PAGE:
________________________________________________________________

    http://www.nps.gov/slbe/naturescience/whitetaildeer.htmhttp://www.nps.gov/slbe/naturescience/mollusks.htmhttp://www.nps.gov/slbe/naturescience/reptiles.htm

  • Sleeping Bear Dunes National Lakeshore: LANDFORMS

    Dunes are more than just huge piles of sand. What we see today is the result of thousands of years of

    deposition and erosion, and the process is still happening! Use the links provided to help you answer

    the following questions and discover more about this unique landscape.

    Link: http://www.nps.gov/slbe/naturescience/glaciers.htm

    1. How many states were at least partially covered by the most recent glacier?

    ________________________________________________________________

    2. How long ago did the last of the glaciers melt away in this area?

    ________________________________________________________________

    3. What is a moraine?

    ________________________________________________________________

    ________________________________________________________________

    4. What is responsible for forming the great headland bluffs in this area, such as Empire bluffs,

    Sleeping Bear bluffs, and Pyramid Point?

    ________________________________________________________________

    ________________________________________________________________

    5. In what direction do the prevailing winds blow along the Lake Michigan shoreline?

    ________________________________________________________________

    6. What are the names of the four ice ages during which this area was covered by glaciers?

    ________________________________________________________________

    ________________________________________________________________

    Link: http://www.nps.gov/slbe/naturescience/sanddunes.htm

    8. What is a perched dune?

    ________________________________________________________________

    ________________________________________________________________

    9. How large is the Sleeping Bear Plateau?

    ________________________________________________________________

    http://www.nps.gov/slbe/naturescience/glaciers.htmhttp://www.nps.gov/slbe/naturescience/sanddunes.htm

  • 10. As you move inland from the beaches you encounter “_______dunes”, with pioneer

    vegetation that is adapted to the dry and windy conditions.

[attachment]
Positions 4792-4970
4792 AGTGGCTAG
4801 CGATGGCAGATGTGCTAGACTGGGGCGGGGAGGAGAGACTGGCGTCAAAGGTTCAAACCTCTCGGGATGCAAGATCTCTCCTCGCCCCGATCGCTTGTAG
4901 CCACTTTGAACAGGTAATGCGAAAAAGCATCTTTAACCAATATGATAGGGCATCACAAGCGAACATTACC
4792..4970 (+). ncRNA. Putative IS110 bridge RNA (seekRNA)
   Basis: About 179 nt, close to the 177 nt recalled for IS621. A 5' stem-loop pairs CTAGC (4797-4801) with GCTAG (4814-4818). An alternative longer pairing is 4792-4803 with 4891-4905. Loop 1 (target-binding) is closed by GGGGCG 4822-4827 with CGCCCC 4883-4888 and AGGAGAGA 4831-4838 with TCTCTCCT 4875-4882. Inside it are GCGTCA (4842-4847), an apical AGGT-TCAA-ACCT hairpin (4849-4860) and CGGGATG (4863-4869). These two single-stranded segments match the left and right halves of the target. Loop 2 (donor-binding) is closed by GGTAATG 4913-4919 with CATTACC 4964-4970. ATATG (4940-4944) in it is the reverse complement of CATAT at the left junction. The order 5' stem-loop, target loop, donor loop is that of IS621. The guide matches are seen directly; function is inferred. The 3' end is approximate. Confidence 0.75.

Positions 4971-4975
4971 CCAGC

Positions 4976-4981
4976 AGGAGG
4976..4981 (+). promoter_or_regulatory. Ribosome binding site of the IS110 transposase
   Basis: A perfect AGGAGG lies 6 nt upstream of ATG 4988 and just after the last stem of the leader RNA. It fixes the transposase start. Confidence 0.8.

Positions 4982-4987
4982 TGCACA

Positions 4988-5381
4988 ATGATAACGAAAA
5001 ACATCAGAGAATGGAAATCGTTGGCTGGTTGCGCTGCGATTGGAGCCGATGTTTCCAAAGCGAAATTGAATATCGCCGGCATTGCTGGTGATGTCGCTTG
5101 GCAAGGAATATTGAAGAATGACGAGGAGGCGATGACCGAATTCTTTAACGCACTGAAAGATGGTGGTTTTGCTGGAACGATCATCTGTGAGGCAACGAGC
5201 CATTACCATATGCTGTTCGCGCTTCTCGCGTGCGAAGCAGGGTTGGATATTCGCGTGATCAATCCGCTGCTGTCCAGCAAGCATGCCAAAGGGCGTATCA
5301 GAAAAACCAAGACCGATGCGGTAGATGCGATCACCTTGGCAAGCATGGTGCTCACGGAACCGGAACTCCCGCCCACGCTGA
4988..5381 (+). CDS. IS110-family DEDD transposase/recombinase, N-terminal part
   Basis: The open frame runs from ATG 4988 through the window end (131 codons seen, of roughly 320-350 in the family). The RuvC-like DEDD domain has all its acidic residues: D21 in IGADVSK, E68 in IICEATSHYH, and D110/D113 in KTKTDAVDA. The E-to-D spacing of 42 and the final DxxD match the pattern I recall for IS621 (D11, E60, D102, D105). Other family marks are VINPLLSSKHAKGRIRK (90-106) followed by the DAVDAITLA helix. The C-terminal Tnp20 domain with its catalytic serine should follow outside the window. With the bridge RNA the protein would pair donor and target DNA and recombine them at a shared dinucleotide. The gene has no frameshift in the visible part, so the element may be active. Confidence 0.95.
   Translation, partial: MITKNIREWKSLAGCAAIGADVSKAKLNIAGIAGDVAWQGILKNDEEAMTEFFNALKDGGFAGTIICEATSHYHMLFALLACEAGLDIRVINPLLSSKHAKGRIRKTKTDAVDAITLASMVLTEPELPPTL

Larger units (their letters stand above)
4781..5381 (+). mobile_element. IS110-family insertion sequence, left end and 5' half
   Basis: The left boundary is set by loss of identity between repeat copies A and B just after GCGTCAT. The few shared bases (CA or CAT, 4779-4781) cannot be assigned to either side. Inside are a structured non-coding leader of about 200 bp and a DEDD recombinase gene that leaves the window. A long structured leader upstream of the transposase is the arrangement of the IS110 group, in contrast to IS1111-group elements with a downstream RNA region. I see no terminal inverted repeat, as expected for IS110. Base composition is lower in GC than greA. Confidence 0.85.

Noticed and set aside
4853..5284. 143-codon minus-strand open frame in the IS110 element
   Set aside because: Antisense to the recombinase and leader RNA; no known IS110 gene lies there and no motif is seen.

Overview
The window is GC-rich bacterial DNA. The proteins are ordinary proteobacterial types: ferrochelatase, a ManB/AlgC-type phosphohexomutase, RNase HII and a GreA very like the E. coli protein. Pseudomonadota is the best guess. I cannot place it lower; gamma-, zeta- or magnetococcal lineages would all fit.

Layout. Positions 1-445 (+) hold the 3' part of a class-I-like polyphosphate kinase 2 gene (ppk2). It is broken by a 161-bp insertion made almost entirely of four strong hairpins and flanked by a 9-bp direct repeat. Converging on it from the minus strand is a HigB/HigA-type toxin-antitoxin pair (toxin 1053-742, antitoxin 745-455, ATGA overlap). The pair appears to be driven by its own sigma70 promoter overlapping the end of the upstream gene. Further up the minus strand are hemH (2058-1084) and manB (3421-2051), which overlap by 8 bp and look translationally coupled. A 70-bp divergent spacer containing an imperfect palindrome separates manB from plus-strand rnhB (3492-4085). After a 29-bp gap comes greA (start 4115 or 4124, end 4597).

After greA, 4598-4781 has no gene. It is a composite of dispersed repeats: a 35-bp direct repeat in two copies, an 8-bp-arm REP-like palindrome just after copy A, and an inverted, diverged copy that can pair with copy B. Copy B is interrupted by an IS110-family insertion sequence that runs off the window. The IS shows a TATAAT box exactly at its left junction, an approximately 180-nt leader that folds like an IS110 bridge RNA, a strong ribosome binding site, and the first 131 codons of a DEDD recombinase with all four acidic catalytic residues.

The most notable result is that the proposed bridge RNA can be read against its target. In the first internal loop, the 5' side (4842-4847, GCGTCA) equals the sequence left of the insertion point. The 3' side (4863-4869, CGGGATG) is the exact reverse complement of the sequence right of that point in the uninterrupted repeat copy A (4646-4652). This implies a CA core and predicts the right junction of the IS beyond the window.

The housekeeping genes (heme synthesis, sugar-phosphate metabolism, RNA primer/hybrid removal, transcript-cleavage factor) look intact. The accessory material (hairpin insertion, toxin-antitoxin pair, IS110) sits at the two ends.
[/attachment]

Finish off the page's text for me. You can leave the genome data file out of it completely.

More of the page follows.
________________________________________________________________

    11. Further inland you will find “_______dunes” with more mature and stabilizing trees and

    shrubs.

    ________________________________________________________________

    12. What is responsible for trapping and holding sand in place?

    ________________________________________________________________

    13. What is a “skeletal forest”?

    ________________________________________________________________

    ________________________________________________________________

    14. OPINION: Based on what you’ve learned in this activity, write a brief paragraph describing

    how LANDFORMS are protected and preserved by Sleeping Bear Dunes National Lakeshore.

    ________________________________________________________________

    ________________________________________________________________

    ________________________________________________________________

    ________________________________________________________________

    ________________________________________________________________

    ________________________________________________________________

    ________________________________________________________________

    ________________________________________________________________

    ________________________________________________________________

    ________________________________________________________________

  • Sleeping Bear Dunes National Lakeshore: WATER

    None of the features that make Sleeping Bear Dunes National Lakeshore special would exist without

    water! In addition to the shoreline itself there are rivers, streams, lakes, ponds, springs, wetlands,

    marshes, and swamps. Use the links provided to help you answer the following questions about water

    in our park.

    Link: http://www.nps.gov/slbe/naturescience/lakesandponds.htm

    1. How many lakes and ponds are there within the park?

    ________________________________________________________________

    2. What kinds of things pose a risk to the health of these ecosystems?

    ________________________________________________________________

    Link: http://www.nps.gov/slbe/naturescience/rivers.htm

    3. What are the names of the rivers that flow within the Lakeshore?

    ________________________________________________________________

    4. What are the names of the streams that flow within the Lakeshore?

    ________________________________________________________________

    5. What mammals can sometimes be seen swimming in the rivers and streams?

    ________________________________________________________________

    Link: http://www.nps.gov/slbe/naturescience/springs.htm